City utility corporation will get deeper look


St. Albert will spend $100,000 to investigate the pros and cons of a city-owned utility company.

City council approved a motion from Mayor Cathy Heron in a 6-1 vote to have staff draw up a feasibility report on the idea and put together a business case by March 4, 2019.

The report will look at water distribution, wastewater collection, new wastewater treatment opportunities, solid waste collections and lifecycle management, as well as opportunities with heat and electricity generation and distribution.

Heron said a utility corporation could help to address St. Albert’s high residential taxes by giving the city another source of revenue. As a for-profit entity, the corporation could provide services the city currently doesn’t – such as waste services to industrial, commercial and institutional properties.

The $100,000 will be spent on an independent third-party review.

“I really think we need to do this independently so we can stand in front of residents and say, ‘This was not driven by our administration, this was not driven by council. This makes sense – or it doesn’t,’ ” Heron said.

She said her hope is that a utility corporation would respond faster to business opportunities, innovation and new development than the city, and could help reduce servicing costs to new areas of development.

Heron said her vision for the company would be to keep utility rates for residents on a cost-recovery basis and instead generate revenue from other ventures. If the city decides to move forward with a zero-waste initiative, for example, the corporation could look at providing services outside of St. Albert.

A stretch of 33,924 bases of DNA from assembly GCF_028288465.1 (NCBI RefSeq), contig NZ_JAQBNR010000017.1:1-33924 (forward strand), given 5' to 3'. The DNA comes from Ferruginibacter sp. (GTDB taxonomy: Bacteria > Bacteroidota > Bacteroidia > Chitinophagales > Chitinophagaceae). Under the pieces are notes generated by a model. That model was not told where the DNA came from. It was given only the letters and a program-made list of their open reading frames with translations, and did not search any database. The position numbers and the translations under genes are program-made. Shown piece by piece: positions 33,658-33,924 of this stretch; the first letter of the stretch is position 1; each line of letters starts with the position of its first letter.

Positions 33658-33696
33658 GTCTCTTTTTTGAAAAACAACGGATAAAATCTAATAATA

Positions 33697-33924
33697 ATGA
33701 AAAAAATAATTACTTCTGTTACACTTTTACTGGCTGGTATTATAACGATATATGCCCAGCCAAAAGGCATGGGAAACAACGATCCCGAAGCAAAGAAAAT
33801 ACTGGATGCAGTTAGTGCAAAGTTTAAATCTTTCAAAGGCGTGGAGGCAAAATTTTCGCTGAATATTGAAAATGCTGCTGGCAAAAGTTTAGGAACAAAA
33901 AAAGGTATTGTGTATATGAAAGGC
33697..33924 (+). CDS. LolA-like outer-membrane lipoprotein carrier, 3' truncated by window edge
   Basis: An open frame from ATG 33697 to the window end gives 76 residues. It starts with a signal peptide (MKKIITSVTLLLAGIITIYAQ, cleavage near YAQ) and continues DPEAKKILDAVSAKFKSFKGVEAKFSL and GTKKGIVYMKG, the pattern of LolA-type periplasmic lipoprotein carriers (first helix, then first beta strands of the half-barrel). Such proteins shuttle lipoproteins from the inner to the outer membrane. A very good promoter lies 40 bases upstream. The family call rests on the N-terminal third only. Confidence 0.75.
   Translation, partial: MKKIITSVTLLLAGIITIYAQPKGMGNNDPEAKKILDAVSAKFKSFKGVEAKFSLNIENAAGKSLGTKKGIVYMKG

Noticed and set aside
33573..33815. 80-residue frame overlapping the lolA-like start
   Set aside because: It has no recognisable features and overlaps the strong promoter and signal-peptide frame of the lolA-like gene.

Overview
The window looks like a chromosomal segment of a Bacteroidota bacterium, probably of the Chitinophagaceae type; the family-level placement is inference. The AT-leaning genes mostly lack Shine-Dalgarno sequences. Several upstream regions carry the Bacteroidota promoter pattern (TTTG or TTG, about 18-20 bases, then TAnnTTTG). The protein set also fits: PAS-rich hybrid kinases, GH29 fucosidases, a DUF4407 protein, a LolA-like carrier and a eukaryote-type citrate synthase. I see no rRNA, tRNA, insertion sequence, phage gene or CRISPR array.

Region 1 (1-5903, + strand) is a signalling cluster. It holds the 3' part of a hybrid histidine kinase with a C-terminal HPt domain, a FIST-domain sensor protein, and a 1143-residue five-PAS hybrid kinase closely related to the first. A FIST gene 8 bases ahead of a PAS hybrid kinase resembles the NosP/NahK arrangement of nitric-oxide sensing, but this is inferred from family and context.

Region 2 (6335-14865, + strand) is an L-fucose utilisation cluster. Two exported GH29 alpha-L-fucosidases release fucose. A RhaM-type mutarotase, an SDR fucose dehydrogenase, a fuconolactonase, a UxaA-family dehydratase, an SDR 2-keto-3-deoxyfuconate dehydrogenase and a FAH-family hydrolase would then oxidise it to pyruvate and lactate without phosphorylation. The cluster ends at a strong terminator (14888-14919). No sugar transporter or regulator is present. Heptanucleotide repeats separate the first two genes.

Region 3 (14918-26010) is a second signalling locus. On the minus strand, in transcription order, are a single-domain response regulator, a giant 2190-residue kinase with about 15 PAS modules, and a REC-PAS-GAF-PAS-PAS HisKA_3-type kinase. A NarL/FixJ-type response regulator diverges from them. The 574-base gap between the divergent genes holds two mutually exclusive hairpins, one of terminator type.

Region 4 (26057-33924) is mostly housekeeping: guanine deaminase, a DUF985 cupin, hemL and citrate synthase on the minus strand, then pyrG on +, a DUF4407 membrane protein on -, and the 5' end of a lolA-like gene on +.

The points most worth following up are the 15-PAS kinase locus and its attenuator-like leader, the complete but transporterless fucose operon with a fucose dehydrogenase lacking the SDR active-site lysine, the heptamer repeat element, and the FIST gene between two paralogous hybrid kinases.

Any revenue from a utility corporation would flow to the city and council would decide how to use it.

Coun. Sheena Hughes, who cast her vote against the motion, said she feared a utility corporation would allow the city to inflate utility rates since the corporation would not be bound by the same rules as municipalities are.

“The only thing a utility corporation does is allow us to charge more money than is necessary,” she said.

“In reality it is just a hidden tax, and I can’t be supporting something of that nature.”

Coun. Ken MacKay said he is looking forward to seeing if the report reveals an opportunity to save the city money and pass those savings along to residents.

He added that if establishing a utility corporation meant a lot of infrastructure costs, he would not be in favour of putting that burden on residents.

Coun. Ray Watkins took issue with Hughes’ characterization of this council as one of hidden tax increases.

He said he felt the report could give council some insight into potential ways to save money.

“I think that if we look at this, we may be able to find a way to do things more efficiently and find a way to lower taxes,” he said.

“I think if we don’t look at it, we’re remiss because there could be some potential savings here to the taxpayers of St. Albert,” Watkins said.

Watkins and Coun. Wes Brodhead both said the fact that council is dealing with the topic publicly means it is not hidden.

“I think it’s important that as councillors we’re open to new things, and sometimes to be fully informed to make a good decision, we have to be educated appropriately,” Brodhead said.

“I want to understand what this will do to the community – I want to know how it will improve the distribution of how we collect money.”


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April Hudson

April is the editor of the St. Albert Gazette